Rutgers University Leaders Issue Apology Over Statement Condemning Anti-Semitism

Rutgers University apologized for its statement that condemned the rise in anti-Semitism.

The first statement, “Speaking Out Against Acts of Anti-Semitism,” focused on the attacks against Jews but the subsequent statement titled “An Apology,” mentions its failure to address support for “Palestinian community members” in the initial communication.

Chancellor Christopher Molloy and Provost Francine Conway issued both statements.

Read the first statement “Speaking Out Against Acts of Anti-Semitism.”

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We are saddened by and greatly concerned about the sharp rise in hostile sentiments and anti-Semitic violence in the United States. Recent incidents of hate directed toward Jewish members of our community again remind us of what history has to teach us. Tragically, in the last century alone, acts of prejudice and hatred left unaddressed have served as the foundation for many atrocities against targeted groups around the world.

Here is the second statement, “An Apology.”

We are writing today as a follow-up to the message sent on Wednesday, May 26th to the university community. We understand that intent and impact are two different things, and while the intent of our message was to affirm that Rutgers–New Brunswick is a place where all identities can feel validated and supported, the impact of the message fell short of that intention. In hindsight, it is clear to us that the message failed to communicate support for our Palestinian community members. We sincerely apologize for the hurt that this message has caused.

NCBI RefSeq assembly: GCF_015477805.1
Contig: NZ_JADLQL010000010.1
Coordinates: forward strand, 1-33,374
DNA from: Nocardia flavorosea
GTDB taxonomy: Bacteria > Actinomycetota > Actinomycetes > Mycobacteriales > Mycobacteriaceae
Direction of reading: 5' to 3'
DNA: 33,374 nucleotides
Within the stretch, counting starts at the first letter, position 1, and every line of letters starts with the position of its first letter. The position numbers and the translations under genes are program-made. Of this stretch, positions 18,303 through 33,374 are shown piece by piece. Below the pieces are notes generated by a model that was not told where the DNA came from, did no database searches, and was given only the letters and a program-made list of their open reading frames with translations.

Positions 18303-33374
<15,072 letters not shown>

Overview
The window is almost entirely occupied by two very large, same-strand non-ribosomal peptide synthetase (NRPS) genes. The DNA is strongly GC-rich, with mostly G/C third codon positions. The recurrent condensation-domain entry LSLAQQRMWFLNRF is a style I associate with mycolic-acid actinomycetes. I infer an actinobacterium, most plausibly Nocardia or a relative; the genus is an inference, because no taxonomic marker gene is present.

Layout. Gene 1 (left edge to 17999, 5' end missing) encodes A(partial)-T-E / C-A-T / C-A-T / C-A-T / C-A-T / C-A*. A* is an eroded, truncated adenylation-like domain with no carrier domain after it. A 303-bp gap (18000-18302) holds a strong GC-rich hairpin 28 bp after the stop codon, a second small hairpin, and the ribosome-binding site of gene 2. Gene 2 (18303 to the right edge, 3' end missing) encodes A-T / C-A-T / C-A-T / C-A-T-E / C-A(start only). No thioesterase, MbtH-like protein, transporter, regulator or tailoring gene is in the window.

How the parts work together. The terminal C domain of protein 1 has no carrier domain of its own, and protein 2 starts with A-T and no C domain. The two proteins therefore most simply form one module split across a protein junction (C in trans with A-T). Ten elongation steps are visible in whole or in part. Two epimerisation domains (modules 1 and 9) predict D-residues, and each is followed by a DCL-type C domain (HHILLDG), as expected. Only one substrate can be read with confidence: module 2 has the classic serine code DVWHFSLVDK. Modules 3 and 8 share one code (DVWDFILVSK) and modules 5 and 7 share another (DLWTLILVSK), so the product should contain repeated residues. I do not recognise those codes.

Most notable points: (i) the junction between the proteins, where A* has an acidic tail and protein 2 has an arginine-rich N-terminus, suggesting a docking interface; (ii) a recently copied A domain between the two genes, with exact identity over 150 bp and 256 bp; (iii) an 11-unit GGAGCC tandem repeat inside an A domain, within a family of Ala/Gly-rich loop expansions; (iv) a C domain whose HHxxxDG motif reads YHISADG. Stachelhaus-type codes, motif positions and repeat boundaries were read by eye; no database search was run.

The sudden change in views generated wide criticism.

Arkansas Republican Senator Tom Cotton criticized the anti-Semitism flip-flop.

Political commentator Lisa Daftari said Rutgers “got bullied” into changing its position and she drew a comparison to an incident at the university where a planned speech by her was canceled.

Students For Justice in Palestine issued their concern about the initial statement on Instagram where they demanded an apology from the university.

Read the Students For Justice in Palestine statement here.

The sudden reversal and apology by the leaders of Rutgers is an embarrassment to the faculty and the entire university.

The rise in anti-Semitism is deeply concerning and calling it out was the right thing to do and backing down afterward will only encourage more hate against Jews.